Got it home and did a ride to see how it is going. First put my panniers on and put 3 litre water in it to get some weight training again. Bike went like a dream. By the end of the first 10 km dirt road it started to creek again. By the time I got home 77 km later it was not sounding so good. I am sure it must be the bottom bracket again. Looks like I will have to get an expensive bottom bracket. Need to be able to clean them and lube the bearings. Looks like these sealed bearings just cannot take dust. I did not even go in the water or rain, it was a dry ride.
Is there some advice from one of you followers? @mtbdiyshed says I should look at some stainless steel or titanium or platinum bearings.
Thought to do a few long day rides this long weekend. So off I cycled to Nylstroom and purchased some slime, knowing my back wheel was dry. Using some insulation tap strapped it to my carrier. Next stop was the biltong shop (beef jerky shop) to make sure the stomach had something to work on. Planning to ride for a full day with no stop for lunch. Then a little extra water just to fill up the water used to ride to Nylstroom.
I love the signs I find along the road. Take a look at this. Every winter there is run away fires that are very difficult to stop in these mountains. They sometimes burn for days. Normally fanned by a strong wind. They often burn down game lodges and farm houses. Not easy to get into the hills with fire fighting vehicles so they have to fight on foot. Due to the trees and wind these types of fires are best put out by fire fighting vehicles and helicopters. However cost of helicopters is prohibitive.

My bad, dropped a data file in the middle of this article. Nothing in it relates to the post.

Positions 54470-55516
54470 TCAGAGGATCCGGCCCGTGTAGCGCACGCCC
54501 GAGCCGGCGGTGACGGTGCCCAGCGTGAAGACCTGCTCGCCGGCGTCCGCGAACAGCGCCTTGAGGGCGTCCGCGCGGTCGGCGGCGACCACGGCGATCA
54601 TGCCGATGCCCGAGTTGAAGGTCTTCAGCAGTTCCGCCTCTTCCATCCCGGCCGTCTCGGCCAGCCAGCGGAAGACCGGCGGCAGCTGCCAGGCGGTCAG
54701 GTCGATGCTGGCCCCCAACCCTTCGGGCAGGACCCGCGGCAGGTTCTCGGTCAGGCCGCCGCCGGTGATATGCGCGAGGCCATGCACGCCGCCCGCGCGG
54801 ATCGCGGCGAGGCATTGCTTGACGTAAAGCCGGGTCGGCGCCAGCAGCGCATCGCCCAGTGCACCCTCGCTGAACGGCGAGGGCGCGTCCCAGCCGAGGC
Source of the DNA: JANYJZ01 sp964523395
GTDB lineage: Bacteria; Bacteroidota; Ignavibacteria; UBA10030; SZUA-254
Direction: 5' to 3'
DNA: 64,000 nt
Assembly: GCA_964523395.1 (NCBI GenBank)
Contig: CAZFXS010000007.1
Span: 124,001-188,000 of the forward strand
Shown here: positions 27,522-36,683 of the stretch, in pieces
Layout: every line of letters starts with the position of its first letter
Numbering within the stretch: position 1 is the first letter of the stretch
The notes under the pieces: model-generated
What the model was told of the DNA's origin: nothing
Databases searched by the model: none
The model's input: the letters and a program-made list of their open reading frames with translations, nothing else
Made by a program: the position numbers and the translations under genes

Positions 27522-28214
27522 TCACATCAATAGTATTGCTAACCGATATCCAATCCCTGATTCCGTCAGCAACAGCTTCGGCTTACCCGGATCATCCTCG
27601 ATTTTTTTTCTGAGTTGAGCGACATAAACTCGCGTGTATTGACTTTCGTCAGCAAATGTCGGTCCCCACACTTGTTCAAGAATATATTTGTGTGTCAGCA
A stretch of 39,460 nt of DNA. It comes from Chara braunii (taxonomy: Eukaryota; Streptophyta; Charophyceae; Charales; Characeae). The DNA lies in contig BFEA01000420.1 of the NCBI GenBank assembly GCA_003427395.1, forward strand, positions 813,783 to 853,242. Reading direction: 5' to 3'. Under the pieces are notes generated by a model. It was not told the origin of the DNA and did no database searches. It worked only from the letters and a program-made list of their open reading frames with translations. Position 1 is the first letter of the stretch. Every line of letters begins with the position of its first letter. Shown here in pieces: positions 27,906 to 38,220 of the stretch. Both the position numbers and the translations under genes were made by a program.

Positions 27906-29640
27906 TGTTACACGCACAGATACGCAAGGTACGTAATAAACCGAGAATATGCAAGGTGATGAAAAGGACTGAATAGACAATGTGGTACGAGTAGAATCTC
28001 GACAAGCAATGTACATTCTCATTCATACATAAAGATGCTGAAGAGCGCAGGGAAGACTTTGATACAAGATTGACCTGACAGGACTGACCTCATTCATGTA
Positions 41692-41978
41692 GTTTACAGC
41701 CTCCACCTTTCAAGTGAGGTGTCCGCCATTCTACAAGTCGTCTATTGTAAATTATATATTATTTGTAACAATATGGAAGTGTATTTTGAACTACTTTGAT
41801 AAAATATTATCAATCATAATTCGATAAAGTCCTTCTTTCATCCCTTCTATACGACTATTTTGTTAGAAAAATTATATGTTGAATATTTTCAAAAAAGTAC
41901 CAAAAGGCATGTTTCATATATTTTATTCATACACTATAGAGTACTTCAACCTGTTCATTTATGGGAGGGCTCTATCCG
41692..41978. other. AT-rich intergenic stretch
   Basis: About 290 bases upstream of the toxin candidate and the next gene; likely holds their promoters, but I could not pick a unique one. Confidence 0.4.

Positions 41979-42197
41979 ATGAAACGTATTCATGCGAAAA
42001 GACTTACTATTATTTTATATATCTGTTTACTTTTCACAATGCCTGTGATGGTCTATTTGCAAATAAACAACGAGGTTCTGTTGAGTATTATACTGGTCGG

There were some nice climbs with some good solid gravel. I can see in the rainy season the road gets washed away in places. May get a little slippery. So if you want to try the Nyl zen oog road winter would probably be better.
Interesting to watch the farms and lodges along this road. Most farms were small and can be seen that their economic viability has been pushed to the limit. Most turning to a mix of guest farms and agricultural practices. Others going all the way over to game farming. These tending to be up on the hills where irrigation water is limiting.
Coming near the top of the mountains my water started to get low. I thought to get some water from the streams. As water is seeping straight from the mountains. At every stream I thought no let’s get at the next. To bad as at the top of the hill there was no nice clean streams to drink from. The top of the hills opened up to open cattle country. The road became very sandy with big corrugations making going very slow. Just had to ration water and eat some biltong to get the mouth wet.
Came across the main water supply dam for the town of Nylstroom. What a nice deep body of water between the hills. Having steep cliffs coming up to wall it in.